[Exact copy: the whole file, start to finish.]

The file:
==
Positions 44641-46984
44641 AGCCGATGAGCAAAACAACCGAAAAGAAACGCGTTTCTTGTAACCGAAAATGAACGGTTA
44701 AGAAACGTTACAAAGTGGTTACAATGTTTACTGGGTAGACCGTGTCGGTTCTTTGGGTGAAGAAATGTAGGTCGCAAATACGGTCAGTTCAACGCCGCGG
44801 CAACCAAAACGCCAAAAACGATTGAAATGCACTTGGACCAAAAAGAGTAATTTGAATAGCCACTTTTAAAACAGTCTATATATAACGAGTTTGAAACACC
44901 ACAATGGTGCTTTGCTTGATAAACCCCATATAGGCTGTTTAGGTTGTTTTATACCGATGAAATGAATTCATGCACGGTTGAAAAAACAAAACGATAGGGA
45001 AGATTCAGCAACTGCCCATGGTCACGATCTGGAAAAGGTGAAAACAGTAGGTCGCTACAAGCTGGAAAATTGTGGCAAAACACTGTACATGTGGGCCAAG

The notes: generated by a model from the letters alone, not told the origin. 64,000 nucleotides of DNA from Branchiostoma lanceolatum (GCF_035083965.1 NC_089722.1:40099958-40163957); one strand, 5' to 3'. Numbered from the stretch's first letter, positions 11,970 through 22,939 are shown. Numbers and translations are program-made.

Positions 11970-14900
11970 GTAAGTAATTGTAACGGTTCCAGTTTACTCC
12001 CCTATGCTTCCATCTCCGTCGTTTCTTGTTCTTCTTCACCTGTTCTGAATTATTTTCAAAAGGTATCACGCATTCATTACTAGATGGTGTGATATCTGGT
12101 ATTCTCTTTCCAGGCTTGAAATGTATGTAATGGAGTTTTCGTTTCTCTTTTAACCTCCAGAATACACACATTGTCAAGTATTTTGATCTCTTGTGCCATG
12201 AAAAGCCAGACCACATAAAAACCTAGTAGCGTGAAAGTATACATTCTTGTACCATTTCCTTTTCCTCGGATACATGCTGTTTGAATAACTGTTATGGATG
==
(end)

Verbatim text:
Positions 44641-46984
44641 AGCCGATGAGCAAAACAACCGAAAAGAAACGCGTTTCTTGTAACCGAAAATGAACGGTTA
44701 AGAAACGTTACAAAGTGGTTACAATGTTTACTGGGTAGACCGTGTCGGTTCTTTGGGTGAAGAAATGTAGGTCGCAAATACGGTCAGTTCAACGCCGCGG
44801 CAACCAAAACGCCAAAAACGATTGAAATGCACTTGGACCAAAAAGAGTAATTTGAATAGCCACTTTTAAAACAGTCTATATATAACGAGTTTGAAACACC
44901 ACAATGGTGCTTTGCTTGATAAACCCCATATAGGCTGTTTAGGTTGTTTTATACCGATGAAATGAATTCATGCACGGTTGAAAAAACAAAACGATAGGGA
45001 AGATTCAGCAACTGCCCATGGTCACGATCTGGAAAAGGTGAAAACAGTAGGTCGCTACAAGCTGGAAAATTGTGGCAAAACACTGTACATGTGGGCCAAG

The notes: generated by a model from the letters alone, not told the origin. 64,000 nucleotides of DNA from Branchiostoma lanceolatum (GCF_035083965.1 NC_089722.1:40099958-40163957); one strand, 5' to 3'. Numbered from the stretch's first letter, positions 11,970 through 22,939 are shown. Numbers and translations are program-made.

Positions 11970-14900
11970 GTAAGTAATTGTAACGGTTCCAGTTTACTCC
12001 CCTATGCTTCCATCTCCGTCGTTTCTTGTTCTTCTTCACCTGTTCTGAATTATTTTCAAAAGGTATCACGCATTCATTACTAGATGGTGTGATATCTGGT
12101 ATTCTCTTTCCAGGCTTGAAATGTATGTAATGGAGTTTTCGTTTCTCTTTTAACCTCCAGAATACACACATTGTCAAGTATTTTGATCTCTTGTGCCATG
12201 AAAAGCCAGACCACATAAAAACCTAGTAGCGTGAAAGTATACATTCTTGTACCATTTCCTTTTCCTCGGATACATGCTGTTTGAATAACTGTTATGGATG